“I think it’s impossible to over-communicate and impossible to over-estimate the attention needed to communications and change management. Without that [attention], customers can tend to do things the old way,” said Marks.
Part of that effort includes customizing RPO programs so employees will be more accepting of the outsourcing program, said Steve Lindner, CEO of The Workplace Group. “One of the things we think is really important is to have a change-management strategy in place. Things are going to change. People need to adapt,” he said, pointing out that the company evaluates the client’s structure knowledge and conducts skills assessments as part of that process.
An effective change management strategy will also help bolster internal support for the outsourcing deal. Educating employees about what to expect minimizes surprises and, hopefully, discontent.
6. RPOs Come in Different Flavors.
Choose wisely. Outsourcing is certainly a way to save money and reduce cycle times, but this is only possible when choosing the right partner. Unfortunately for buyers these days, the RPO space is chock full of wannabes who might be good recruiters but lousy process outsourcers. As a result, it can be difficult to separate the wheat from the chaff.
Also, some providers are very competent in their core competencies but miserable when asked to move beyond their comfort zone. For instance, if the RPO provider can only recruit in the U.S. or North America, it might not make much sense to engage it in filling positions in South America or Europe.
Ranjan Sinha, chairman of Summit HR Worldwide, said a defining characteristic of an RPO company is that it “takes a strategic plan and translates it into a meaningful plan for governance. That’s what I see as the fundamental difference between an RPO approach and a non-RPO approach. Without this, you have an unstructured group that does recruiting.”
Often, true RPO providers have their employees working from the client’s site. “Our hiring managers don’t even know they are [from] an RPO,” Tom Valerius, VP of recruitment services at UnitedHealthcare, said of vendors based at his company’s facilities.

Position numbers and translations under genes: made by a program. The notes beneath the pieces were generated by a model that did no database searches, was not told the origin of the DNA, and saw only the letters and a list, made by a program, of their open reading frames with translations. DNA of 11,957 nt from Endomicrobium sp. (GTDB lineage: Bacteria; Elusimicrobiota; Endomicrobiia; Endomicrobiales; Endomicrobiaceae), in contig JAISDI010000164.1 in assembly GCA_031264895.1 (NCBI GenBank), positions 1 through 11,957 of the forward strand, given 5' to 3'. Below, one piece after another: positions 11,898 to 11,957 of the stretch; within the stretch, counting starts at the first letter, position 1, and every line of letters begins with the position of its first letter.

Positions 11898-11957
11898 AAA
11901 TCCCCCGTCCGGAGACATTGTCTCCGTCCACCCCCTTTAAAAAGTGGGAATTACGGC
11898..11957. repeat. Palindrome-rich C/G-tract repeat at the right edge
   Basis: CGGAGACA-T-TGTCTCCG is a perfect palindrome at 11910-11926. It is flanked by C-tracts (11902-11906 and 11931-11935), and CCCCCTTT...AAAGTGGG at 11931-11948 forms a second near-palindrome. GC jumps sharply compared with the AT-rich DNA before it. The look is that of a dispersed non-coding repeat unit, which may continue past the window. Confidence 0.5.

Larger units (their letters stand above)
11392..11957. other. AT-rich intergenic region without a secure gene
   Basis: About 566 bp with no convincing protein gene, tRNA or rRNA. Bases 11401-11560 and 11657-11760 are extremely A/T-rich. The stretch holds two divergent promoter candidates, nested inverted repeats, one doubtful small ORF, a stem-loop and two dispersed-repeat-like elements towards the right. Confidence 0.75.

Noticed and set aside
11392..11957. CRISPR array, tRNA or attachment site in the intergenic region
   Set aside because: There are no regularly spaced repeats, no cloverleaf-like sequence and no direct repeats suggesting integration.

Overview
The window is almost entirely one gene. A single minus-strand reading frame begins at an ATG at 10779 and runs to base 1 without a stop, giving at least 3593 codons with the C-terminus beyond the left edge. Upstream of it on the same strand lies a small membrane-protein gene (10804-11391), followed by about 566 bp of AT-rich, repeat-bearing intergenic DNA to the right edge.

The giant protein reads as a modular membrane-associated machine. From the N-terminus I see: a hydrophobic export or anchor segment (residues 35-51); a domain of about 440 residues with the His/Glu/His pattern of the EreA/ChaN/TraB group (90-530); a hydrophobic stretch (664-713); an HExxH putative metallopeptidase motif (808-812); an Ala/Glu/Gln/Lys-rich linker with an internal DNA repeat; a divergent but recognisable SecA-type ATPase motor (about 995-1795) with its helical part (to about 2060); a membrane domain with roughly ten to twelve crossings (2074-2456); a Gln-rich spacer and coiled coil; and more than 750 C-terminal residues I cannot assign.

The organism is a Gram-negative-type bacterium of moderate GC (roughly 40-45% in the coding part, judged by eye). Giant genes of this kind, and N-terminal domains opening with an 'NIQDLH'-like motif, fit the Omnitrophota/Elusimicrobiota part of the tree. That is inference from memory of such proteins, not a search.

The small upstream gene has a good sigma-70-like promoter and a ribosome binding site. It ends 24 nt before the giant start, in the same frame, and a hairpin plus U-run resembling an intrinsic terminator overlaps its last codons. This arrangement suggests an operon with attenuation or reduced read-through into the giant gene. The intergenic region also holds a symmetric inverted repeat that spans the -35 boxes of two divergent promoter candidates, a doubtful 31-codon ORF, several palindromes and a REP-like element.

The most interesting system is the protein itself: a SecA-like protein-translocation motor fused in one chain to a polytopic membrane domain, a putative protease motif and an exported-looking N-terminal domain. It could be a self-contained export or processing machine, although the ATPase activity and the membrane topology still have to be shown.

7. Get Comfortable with Metrics.
How do you realize the true benefits of outsourcing? The only way HR departments can reap them is to measure before and after results, and there are many metrics to consider.
What’s the time to fill for exempt and non-exempt positions? How many resumes must be processed before a hiring manager is involved in the final interview? What is the cost per hire? These might seem simple metrics to measure, but often the true costs are hidden because not all components are identified. Moreover, the HR department may be so short-handed that there just isn’t time to compile the data.
Even more challenging are soft metrics—indicators of not only how quickly or how costly it is to hire, but also the quality of the employees. According to Jill Zoromski of the Capital H Group, both the provider and buyer communities have failed to comprehensively measure and analyze important metrics. “It’s easy to measure cost-per-hire and time to fill. That can be really misleading,” she said. “I’m trying to push for softer measurements that are more
important—that’s quality of hire.”
To do this, for instance, Capital H Group conducts surveys of clients a month after an employee is hired as well as follow-up interviews with employees six months and a year after hire.